In broad terms, mental capacity is assessed by integrating observations of: appearance/behaviour; speech; mood; thoughts; perceptions; information processing and insight, to form a view of the individual’s capacity for: cognition, orientation and memory (Much Hon Craig Ward of Lundy 2020). If there is doubt, a professional assessment should be sought.

Mental capacity is time specific and item specific. This means that the subject need only have sufficient capacity and intention in relation the decision in hand (e.g. the instructing of a Lasting Power of Attorney), at the time they do it.  For clarity, it should not be assumed that, just because an individual lacks such capacity at one point in time, it won’t return.

If the party clearly lacks capacity e.g. they are in a coma, then an LPA is not appropriate. In such instances a deputyship might be sought through the courts.

 

How to get power of attorney when person is incapacitated UK

Assuming the Donor has mental capacity, there are other factors relating to the LPA one should understand.

Firstly, to be used, LPAs must first be approved and registered by the Office of the Public Guardian (‘OPG’). This registration process is lengthy (at time of writing around five months). The OPG charges for registering the documents (at time of writing up to £82/document i.e. £164 for both LPAs).

Secondly, the vast majority of those making LPAs use professionals to do so, and for good reason. Tens of thousands of LPA applications were rejected last year. Associated documentation and law is comparatively complex, and errors frequently made. The impact of such errors is exacerbated by the length of time it takes to register the documents. It is perfectly possible for a donor to apply for an LPA only for the OPG to notify them of an error sometime later, by which time the applicant has lost mental capacity.

LPAs are very important documents which are not straightforward to put in place. I urge you to reach out to a professional as a first step in the process of application.

If you would like to discuss Lasting Powers of Attorney with Confidence Wills visit our website now and book a free consultation (www.confidencewills.co.uk).

 

 

 

Can an executor withhold money from a beneficiary UK?

Can an executor withhold money from a beneficiary UK?

The answer to can an executor withhold money from a beneficiary UK is ‘yes’, though only for certain reasons.

  • Executors can withhold monies from beneficiaries, though not arbitrarily.
  • Beneficiaries may be unable or unwilling to receive a gift by a will.
  • The executor’s job is onerous and the time taken to execute a will may vary greatly.

Whilst, at the highest level, the role of an executor is to ensure that wishes laid out in a will are fulfilled, doing so correctly places significant duty and obligation on those appointed.

It’s important to differentiate an executor’s withholding money from a beneficiary, from an executor’s simply: ‘doing the job of an executor’.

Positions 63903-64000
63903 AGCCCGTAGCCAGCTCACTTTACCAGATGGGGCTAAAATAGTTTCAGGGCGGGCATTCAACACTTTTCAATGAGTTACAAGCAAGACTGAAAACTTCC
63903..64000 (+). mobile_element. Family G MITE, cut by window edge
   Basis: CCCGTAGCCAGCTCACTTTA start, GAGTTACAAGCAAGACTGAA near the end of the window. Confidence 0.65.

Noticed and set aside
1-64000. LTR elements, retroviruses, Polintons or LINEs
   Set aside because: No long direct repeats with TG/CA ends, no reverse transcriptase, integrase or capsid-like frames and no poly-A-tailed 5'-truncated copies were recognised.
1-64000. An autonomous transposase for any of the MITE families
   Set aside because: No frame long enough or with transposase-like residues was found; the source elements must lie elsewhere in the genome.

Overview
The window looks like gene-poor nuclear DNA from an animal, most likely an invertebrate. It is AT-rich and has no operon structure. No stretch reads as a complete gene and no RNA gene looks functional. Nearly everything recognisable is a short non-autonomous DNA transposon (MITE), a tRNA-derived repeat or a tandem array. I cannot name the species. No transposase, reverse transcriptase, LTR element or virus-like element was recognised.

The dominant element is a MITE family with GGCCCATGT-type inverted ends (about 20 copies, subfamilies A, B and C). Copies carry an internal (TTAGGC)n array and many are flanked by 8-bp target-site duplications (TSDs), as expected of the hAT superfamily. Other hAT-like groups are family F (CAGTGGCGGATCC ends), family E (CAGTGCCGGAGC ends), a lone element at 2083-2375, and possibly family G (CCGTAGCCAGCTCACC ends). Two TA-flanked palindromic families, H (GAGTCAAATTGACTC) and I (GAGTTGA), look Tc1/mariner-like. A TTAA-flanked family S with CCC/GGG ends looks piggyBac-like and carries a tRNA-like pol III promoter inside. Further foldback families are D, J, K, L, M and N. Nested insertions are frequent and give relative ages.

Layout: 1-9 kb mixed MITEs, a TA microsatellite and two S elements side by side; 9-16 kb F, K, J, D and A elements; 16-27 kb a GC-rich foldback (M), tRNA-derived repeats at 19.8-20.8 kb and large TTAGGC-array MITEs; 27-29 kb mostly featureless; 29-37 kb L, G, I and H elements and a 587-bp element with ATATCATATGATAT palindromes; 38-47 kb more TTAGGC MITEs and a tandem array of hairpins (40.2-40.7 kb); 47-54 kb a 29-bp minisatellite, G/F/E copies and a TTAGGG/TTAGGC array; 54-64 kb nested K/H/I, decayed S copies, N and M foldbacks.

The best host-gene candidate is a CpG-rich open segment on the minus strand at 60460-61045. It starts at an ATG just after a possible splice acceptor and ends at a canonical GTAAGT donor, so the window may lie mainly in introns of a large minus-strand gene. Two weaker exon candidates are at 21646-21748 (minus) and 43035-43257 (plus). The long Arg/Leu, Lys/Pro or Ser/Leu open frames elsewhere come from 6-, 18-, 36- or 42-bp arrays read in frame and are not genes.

The time it takes to execute a will may vary enormously. It is not uncommon for the process to take 9-12 months. Moreover, executors owe a statutory duty (2000 Trustee Act) to carry out their functions with due skill and care. They are required to act in the best interests of the beneficiaries of the will and to not harm the estate in any way. This demands precision, diligence and often, delicacy. Executors risk personal liability for failure to follow procedure.

The law recognises the demands placed on an executor and does not allow beneficiaries to force an executor pay out during the first 12 months of their role (the ‘executor’s year).

 

Can an executor withhold money from a beneficiary UK?

Yes, but their reasons for doing so matter!

Firstly, it’s worth noting that an executor’s withholding of money from a beneficiary may arise from the beneficiary’s inability to receive it, or a desire on the latter’s part not to receive it.

Minors are unable to ‘give receipt’ for gifts by a will. In such a situation, executors may be required to retain a minor’s gift (e.g. under a bereaved minor’s trust) until they come of age. Some wills make provision for ‘parental receipt’, whereby an executor may accept receipt from the parent of the intended beneficiary, though this is at the discretion of the executor.

An executor may not force a gift on a beneficiary and so may withhold it. Beneficiaries may agree to refuse gifts by a will, where they wish to so vary for e.g. tax efficiency.

Other scenarios in which money might be withheld from beneficiaries, are limited but include:

  1. Situations in which unspecified creditors come forward. In such cases, settlement of the will may be delayed by up to 6 months as this situation is resolved.

 

  1. Where there are safety concerns. In the case of a child, these are likely to be around parental issues, in which case settlement may be withheld until the child reaches 18.

 

  1. In the case of an adult, concerns over issues such as addiction or mental capacity may lead to a beneficiary’s gift passing into a trust established for their protection.

This article doesn’t cover every situation, and depending on the detail of yours, you may only have a limited time to act. If you suspect you are being treated unfairly, you should contact Dr Simon Pearce at Confidence Wills immediately, who will be able to direct you – 0121 202 4714